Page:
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What can make a child excited about being part of a church, and passionate about studying God’s word?

In the France District, it’s Bible Quizzing.

“A mother came up to me at church on Sunday and shared that her son came up to her earlier that morning and asked if they were going to church,” Yacine said. “When the mother answered that they were, the son let out an enthusiastic ‘YES!’”

As France is a very secularized country, it is rare for kids to meet other believers outside of their local church. It would be unlikely that any of them have another believer in their grade, or even in their whole school. Through quizzing they are meeting other Christian kids and building relationships beyond their local church, while also memorizing scripture and learning more about the truths and promises of God within the Bible.

Implementing Bible quizzing

At the beginning of the school year, Yacine Monteiro, Sunday School and Discipleship Ministries president for the France District, proposed holding a district-wide quizzing competition. It had been more than 15 years since the France District had done anything like this. Yet, the Sunday School representatives excitedly embraced the proposal, confident the kids were ready for the challenge.

Six out of the district’s nine churches have participated in the quiz meets so far. The quizzers’ ages range from three to 19. Teams from each participating congregation were organized as “Petits,” “Moyens” and “Grands” groups (or Small, Medium and Big). Each team has three to six contestants. The youngest group of 3- to 5-year-olds participate by memorizing a specific verse, while the other groups are asked to have in-depth knowledge of verses memorized from the assigned chapters.

The leaders are grateful for the quizzing material that the Wesleyan-Holiness Digital Library (https://www.whdl.org/) has available in French. Yacine provided quizzing coaches with a copy of Discovering John: Bible Study and Quizzing for Youth.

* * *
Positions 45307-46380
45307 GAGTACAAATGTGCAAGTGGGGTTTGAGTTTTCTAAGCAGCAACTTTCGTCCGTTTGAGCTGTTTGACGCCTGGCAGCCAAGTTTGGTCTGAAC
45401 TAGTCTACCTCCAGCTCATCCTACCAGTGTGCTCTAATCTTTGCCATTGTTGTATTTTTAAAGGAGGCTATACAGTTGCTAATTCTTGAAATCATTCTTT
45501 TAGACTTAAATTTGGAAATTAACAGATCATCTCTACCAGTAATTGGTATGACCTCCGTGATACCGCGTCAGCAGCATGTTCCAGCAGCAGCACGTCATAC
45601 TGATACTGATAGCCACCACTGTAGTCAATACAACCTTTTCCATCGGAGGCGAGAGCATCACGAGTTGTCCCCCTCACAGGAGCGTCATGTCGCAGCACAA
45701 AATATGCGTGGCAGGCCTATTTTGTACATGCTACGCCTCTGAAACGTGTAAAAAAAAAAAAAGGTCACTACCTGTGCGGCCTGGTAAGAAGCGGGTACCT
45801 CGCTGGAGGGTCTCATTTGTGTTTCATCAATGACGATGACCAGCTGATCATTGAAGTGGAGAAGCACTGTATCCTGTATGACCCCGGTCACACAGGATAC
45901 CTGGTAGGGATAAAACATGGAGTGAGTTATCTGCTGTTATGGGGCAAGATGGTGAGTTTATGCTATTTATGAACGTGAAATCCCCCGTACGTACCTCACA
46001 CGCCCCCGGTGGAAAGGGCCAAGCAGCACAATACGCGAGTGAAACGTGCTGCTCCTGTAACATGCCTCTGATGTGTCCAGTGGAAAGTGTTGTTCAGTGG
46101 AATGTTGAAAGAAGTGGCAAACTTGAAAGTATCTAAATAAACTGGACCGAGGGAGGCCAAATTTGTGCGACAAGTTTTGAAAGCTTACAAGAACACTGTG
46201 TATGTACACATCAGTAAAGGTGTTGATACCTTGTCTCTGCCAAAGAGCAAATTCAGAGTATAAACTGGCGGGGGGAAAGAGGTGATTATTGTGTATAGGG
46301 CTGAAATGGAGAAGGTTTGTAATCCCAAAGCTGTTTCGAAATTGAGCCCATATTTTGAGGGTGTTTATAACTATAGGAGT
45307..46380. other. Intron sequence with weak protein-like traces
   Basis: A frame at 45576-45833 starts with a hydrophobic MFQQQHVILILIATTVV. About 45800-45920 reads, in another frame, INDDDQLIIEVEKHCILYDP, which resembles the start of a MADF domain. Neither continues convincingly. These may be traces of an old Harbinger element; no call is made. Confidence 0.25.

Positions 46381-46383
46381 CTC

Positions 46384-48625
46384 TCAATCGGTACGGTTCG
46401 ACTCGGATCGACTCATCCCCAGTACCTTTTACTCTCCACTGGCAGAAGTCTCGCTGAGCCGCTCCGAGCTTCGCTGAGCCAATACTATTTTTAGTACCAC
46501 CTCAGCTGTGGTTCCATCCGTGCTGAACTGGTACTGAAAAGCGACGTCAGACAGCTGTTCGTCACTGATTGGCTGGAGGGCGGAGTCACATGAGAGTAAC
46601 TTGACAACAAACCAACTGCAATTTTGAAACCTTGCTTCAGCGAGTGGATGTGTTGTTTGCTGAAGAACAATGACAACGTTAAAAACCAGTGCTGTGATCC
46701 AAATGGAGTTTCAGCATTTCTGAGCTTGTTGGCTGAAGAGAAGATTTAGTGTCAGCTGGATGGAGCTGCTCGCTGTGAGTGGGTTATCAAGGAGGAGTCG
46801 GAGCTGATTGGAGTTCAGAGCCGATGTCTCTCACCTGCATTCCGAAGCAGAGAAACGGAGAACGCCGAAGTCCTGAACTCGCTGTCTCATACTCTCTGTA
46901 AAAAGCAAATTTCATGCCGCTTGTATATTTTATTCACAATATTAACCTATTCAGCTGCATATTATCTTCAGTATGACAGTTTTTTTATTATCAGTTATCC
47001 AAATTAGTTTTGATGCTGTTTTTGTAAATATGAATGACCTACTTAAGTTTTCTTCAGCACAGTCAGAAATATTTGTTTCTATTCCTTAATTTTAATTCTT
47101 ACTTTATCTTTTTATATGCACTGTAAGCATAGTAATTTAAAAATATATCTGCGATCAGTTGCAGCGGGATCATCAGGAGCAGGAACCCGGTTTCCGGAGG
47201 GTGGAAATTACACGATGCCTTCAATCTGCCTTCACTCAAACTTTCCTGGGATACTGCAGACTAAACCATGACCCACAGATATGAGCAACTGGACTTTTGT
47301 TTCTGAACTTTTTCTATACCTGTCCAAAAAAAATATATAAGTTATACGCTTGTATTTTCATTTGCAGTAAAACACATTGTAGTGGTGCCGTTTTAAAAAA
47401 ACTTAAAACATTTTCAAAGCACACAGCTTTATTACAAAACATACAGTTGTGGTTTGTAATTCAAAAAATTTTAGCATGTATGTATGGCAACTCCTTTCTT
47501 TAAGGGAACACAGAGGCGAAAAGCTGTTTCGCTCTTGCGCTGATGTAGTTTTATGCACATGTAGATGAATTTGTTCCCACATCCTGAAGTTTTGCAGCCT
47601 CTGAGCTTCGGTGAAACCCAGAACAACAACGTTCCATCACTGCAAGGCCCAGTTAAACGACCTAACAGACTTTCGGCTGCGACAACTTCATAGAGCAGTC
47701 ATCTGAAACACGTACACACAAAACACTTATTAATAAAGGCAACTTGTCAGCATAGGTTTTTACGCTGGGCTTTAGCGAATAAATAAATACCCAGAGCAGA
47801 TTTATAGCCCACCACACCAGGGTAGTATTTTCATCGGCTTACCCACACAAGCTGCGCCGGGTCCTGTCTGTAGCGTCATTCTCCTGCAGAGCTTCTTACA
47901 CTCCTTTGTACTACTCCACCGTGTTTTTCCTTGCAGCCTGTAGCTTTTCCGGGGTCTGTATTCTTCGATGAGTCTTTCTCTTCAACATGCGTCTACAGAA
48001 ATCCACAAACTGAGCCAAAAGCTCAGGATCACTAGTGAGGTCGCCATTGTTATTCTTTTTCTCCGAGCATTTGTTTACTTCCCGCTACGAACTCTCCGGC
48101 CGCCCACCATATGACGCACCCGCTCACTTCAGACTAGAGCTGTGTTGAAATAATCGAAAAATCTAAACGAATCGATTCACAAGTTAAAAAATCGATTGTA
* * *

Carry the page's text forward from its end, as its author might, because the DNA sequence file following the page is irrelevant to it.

Enthusiasm about quizzing

The Paris 17th congregation hosted the first competition on 19 October 2018. Much to everyone’s surprise and delight, more than 70 kids filled the room. Parents and coaches alike were amazed at how the kids answered questions and recited verses without hesitation. It affirmed the vision to reintroduce quizzing on the district.

The Versailles congregation hosted the second competition, also well attended, on 23 February 2019. The Egyptian congregation in Paris hosted the most recent competition on 30 May 2019.

The robust participation included a new team from one of the Paris congregations. For this final meet, Yacine asked that the kids be prepared for five additional bonus questions, in which they would have to complete Bible verses from certain chapters of the book of John. The kids would hear the reference and a beginning part of the verse, and the first to stand would have to complete the verse from memory.

A team member from the Egyptian congregation in the “Moyens” group was unstoppable. Rather than waiting to hear the first words of the bonus verse question, the boy would jump when hearing the verse reference and recite the entire verse from memory.

Announcer Brian Ketchum later said,  “This 6-year-old boy had basically memorized two entire chapters of John, word for word. There was no way he knew what verses were going to be used for the bonus questions. He was quite impressive!”

The participating churches demonstrate the pride they take in hosting the meets by decorating their meeting halls and preparing little bags of candy for each child. Yacine provided trophies and medals to award the winning teams and participants for all the hard work they had put into learning Scripture.

Safira Patrascu, mother of two of the quizzers from the Versailles congregation, said that having her kids participate in quizzing “was a really good thing. The kids were able to interact with other churches, usually so isolated. Moreover, they were eager to learn the Word. It was very positive.”

Advice for districts considering quizzing

Yacine wants to encourage other districts that are similarly still in process of developing their Sunday School programs with some advice on starting a quizzing program: “The first thing to do is to make the local Sunday School presidents aware of the merits of quizzing. You need to be surrounded by people who share this vision. Then you have to make the young people aware of the playful and competitive side of the ministry. And finally, start with an exhibition match.”

Each competition has come along with its own learning curve. While working hard to follow all the official quizzing procedures and rules they have also learned that they have had to adapt it to the small and diverse district.

Everyone leaves the competition encouraged by what they have accomplished, and eagerly anticipating the next quiz meet.

The main goal is being accomplished: kids are working together in a joyful atmosphere, and excited to learn the word of God.

This article was written by Erin Ketchum and previously published in the August 2019 edition of Where Worlds Meet.

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